SPRING HARVEST’s main event is the latest Christian festival to be cancelled for the second year running because of the coronavirus pandemic (News, 22 March 2020).
The Evangelical teaching holiday had been due to go ahead live at Butlins resorts in Lincolnshire and Somerset in April, but the organisers announced last week that they had decided once again to go entirely online for it (News, 11 September 2020).
“This decision hasn’t been made lightly, and is due to the unique and complex nature of the live event with its massive volunteer team, huge children’s programme, and large additional infrastructure,” said Phil Loose, the chief executive of Essential Christian, which runs Spring Harvest.
Although the organisation had spent months working with Butlins to come up with plans for a socially distanced and Covid-secure event, the festival’s director, Abby Guinness, said that they had to admit that it was “no longer viable or responsible to continue with our plans for a physical event”.
She continued: “But we are not caught unawares — we are ready to deliver a bolder and better online Spring Harvest experience.”
Last year, at the start of the first lockdown, Spring Harvest supporters were warned that cancelling the 2020 event at such short notice would cause serious financial damage, and were asked to consider donating some of their refunds back to the organisation to safeguard its future.
Now, more careful planning meant that cancellation did not have the same effect on the balance-sheet, Ms Guinness said, in part thanks to the generosity of supporters who had “kept us afloat” in 2020. Unlike last time, however, the online Spring Harvest could not be offered entirely free.
Many other gatherings planned for 2021 have already been abandoned. Word Alive, which is normally run each Easter at a Pontins resort in North Wales, was called off last year after Wales went into its second lockdown, and non-essential travel was banned. In a statement on its website, the organisers of Word Alive said that, even if Pontins had reopened in time, they could not afford having simultaneously fewer guests and yet larger venues to ensure social distancing.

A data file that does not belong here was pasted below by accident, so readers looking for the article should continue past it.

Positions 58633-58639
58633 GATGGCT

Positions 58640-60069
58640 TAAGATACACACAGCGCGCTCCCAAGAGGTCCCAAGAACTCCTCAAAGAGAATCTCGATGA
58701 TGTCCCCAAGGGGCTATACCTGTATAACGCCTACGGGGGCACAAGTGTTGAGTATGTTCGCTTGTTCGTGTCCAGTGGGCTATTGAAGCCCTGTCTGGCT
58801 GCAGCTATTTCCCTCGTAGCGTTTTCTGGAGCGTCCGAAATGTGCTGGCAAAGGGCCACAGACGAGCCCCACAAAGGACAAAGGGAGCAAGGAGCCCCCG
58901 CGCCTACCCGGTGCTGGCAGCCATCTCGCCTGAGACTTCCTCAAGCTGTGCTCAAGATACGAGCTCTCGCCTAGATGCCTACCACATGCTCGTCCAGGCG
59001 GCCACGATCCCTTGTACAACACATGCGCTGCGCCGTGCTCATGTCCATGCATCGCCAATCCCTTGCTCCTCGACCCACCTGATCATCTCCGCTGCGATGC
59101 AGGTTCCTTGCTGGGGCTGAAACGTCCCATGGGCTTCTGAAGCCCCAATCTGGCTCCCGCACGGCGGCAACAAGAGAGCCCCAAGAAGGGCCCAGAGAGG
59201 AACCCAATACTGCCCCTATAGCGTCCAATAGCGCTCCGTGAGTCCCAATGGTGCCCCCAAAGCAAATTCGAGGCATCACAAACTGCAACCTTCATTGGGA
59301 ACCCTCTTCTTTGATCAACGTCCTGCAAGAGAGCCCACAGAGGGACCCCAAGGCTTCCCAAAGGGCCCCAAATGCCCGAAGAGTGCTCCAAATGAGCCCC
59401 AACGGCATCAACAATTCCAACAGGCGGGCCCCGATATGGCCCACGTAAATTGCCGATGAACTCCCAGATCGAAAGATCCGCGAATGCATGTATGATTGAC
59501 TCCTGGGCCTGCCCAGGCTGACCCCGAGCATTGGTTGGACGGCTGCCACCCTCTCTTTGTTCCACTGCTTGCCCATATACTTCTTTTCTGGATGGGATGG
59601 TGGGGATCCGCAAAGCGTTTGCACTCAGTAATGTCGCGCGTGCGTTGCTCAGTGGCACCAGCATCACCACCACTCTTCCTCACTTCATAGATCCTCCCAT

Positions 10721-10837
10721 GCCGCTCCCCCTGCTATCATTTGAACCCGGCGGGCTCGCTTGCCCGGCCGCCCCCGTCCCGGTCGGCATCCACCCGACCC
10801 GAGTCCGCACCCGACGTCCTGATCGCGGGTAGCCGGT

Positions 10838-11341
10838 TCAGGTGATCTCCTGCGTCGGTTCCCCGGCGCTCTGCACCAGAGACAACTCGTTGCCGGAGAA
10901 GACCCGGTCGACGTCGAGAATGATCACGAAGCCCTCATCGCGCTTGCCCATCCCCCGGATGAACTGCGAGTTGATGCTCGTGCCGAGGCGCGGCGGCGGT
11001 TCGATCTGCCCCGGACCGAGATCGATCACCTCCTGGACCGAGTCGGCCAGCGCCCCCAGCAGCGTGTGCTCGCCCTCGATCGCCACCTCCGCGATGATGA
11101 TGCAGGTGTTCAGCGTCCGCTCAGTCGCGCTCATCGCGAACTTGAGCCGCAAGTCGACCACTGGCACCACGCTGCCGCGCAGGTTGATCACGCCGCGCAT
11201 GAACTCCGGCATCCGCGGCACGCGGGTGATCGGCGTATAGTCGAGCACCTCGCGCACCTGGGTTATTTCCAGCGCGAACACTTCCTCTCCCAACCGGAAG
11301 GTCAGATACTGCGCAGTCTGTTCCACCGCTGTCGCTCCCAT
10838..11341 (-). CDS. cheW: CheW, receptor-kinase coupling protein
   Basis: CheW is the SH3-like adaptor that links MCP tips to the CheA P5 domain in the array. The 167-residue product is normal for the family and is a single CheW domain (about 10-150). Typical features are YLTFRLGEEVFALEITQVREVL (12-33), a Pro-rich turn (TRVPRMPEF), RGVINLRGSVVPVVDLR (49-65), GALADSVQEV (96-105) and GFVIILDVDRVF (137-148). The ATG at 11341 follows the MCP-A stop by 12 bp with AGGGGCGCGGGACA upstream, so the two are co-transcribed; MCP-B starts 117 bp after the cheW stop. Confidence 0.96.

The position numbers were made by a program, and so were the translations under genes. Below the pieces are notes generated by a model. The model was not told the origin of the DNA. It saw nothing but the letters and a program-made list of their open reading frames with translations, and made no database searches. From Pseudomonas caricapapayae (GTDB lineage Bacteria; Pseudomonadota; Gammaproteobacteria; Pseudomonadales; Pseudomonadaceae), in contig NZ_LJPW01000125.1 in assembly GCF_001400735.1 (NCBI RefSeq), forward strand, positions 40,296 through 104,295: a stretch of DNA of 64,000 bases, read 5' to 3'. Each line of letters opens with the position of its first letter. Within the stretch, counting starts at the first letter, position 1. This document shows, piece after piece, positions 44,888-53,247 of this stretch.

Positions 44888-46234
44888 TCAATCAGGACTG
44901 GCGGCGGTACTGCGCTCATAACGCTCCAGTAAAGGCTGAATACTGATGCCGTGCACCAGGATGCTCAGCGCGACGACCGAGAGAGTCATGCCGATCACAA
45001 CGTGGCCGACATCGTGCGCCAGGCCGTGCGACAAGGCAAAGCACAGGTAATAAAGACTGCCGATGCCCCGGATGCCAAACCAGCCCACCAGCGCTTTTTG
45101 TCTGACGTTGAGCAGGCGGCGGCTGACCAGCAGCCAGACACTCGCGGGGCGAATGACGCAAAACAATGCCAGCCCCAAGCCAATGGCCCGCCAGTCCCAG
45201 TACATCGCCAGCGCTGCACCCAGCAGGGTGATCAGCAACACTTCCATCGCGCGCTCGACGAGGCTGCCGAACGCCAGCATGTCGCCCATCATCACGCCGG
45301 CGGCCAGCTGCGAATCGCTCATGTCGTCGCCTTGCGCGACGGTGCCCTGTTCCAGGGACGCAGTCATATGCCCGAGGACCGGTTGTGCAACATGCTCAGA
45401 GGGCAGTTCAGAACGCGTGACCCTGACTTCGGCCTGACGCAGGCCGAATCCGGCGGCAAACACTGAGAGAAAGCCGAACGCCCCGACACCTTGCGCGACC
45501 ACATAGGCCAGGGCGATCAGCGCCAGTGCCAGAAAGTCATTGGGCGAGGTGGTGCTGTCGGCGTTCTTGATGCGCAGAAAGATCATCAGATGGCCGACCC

The Big Church Day Out (BCDO), a worship-led event that normally takes place in early summer, said this month that it, too, had cancelled its 2021 event. “This has never been the outcome that any of us would have wanted,” its founder, Tim Jupp, wrote on its website.“We had the most amazing dreams and plans for May 2021 and such a vision of bringing the church together again.”
BCDO would return for 2022, he pledged, and tickets already bought could be refunded or rolled over to next year.
Newday, a youth-focused summer festival that emerged from the Newfrontiers network of churches, has been called off for the second year in a row, but the organisers promise its in August 2022.
Some are still hoping, however, that the Covid situation will improve in time to make large summer conferences possible. New Wine, the Evangelical festival, announced before Christmas that, alongside a second year of an online offering, they would put on two smaller “camping opportunities”.
Though not fully the usual mixture of worship, teaching, seminars, food, and more, these would still welcome up to 6000 people over two weeks in late July.
The Keswick Convention, whose finances were more shielded than most owing to its policy of relying on donations, not ticket sales, for funding, is also expected to return in July after only a one-year hiatus. The Greenbelt festival is planned for the August Bank Holiday weekend, as usual.